Tag Archive: greg sample

Two companies rife with young talent competently mixed contemporary and classical dance with exuberant energy in a joint performance on May 15 at the “Viva ELVIS” theater at Aria. “A Choreographers’ Showcase,” now in its fourth year, showcased the ambitions and abilities of artists from Cirque du Soleil and Nevada Ballet Theatre in a performance that filled the house — and the enormous stage — respectably.

Each piece was choreographed by a dancer from one of the companies (with the exception of “Pra,” pronounced “prey,” by Rommel Pacson, a dancer who does physical therapy work for Cirque). Each choreographer stepped forward to introduce his or her work and the insight from the artists aided the comprehension of some experimental concepts.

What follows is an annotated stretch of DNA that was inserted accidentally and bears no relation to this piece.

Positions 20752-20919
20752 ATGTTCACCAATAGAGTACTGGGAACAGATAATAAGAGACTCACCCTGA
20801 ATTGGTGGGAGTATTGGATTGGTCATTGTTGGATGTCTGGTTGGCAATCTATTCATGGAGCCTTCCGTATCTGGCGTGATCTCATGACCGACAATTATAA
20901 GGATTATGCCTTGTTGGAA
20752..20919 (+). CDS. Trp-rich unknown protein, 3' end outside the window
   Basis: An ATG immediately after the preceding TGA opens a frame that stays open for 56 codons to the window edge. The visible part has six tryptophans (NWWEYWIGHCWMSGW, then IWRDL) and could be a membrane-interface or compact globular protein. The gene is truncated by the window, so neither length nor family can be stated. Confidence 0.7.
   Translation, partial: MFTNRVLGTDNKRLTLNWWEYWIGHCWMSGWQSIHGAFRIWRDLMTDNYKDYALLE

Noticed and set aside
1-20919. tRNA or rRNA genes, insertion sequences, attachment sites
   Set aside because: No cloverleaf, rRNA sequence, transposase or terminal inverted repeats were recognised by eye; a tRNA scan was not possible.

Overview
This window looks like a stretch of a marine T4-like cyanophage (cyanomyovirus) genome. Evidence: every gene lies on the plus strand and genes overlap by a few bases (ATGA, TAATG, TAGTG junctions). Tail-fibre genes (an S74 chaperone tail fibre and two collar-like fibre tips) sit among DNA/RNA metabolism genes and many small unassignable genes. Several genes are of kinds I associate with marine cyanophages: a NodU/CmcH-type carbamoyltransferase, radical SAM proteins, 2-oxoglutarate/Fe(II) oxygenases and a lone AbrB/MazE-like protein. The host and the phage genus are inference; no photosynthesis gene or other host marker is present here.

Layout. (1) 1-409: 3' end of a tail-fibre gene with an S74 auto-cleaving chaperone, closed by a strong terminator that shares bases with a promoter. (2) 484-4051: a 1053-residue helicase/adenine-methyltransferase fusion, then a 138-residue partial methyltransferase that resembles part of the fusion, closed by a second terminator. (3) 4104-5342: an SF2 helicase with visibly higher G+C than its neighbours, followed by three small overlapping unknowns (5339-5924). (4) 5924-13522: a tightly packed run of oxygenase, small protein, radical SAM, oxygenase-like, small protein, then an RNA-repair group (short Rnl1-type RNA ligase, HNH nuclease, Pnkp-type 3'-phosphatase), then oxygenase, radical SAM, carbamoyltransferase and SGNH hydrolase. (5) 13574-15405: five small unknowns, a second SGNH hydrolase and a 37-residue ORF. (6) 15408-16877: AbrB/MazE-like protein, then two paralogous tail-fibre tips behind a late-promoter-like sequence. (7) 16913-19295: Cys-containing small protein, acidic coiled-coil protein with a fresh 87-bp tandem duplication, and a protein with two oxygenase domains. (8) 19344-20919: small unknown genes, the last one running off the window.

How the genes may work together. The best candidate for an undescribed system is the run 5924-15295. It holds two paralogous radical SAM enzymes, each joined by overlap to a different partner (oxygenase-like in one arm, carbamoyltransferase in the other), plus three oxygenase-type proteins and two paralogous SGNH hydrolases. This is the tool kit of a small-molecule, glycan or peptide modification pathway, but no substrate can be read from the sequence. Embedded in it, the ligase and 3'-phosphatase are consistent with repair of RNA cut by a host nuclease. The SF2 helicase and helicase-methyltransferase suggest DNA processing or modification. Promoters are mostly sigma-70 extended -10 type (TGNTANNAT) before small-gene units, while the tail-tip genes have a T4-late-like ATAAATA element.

The diversity of the show was encouraging. “Pra,” mentioned above, was a flexed-foot, modern-influenced and highly athletic depiction of pursuit. “Glo,” by Cirque artist Vanessa Convery, incorporated film to fully express the emotional breadth of the message of the piece, which was spoked with eye-catching partnering and incandescent interactions.

Story-telling was, pleasantly, in no short supply. “Vindicate,” a piece by NBT artist Krista Baker, told the story of the complicated aspects of life in a dance studio. The ensemble-work and technical aspects in the piece were wonderful and the honesty in the narrative offered a fresh take on a familiar atmosphere.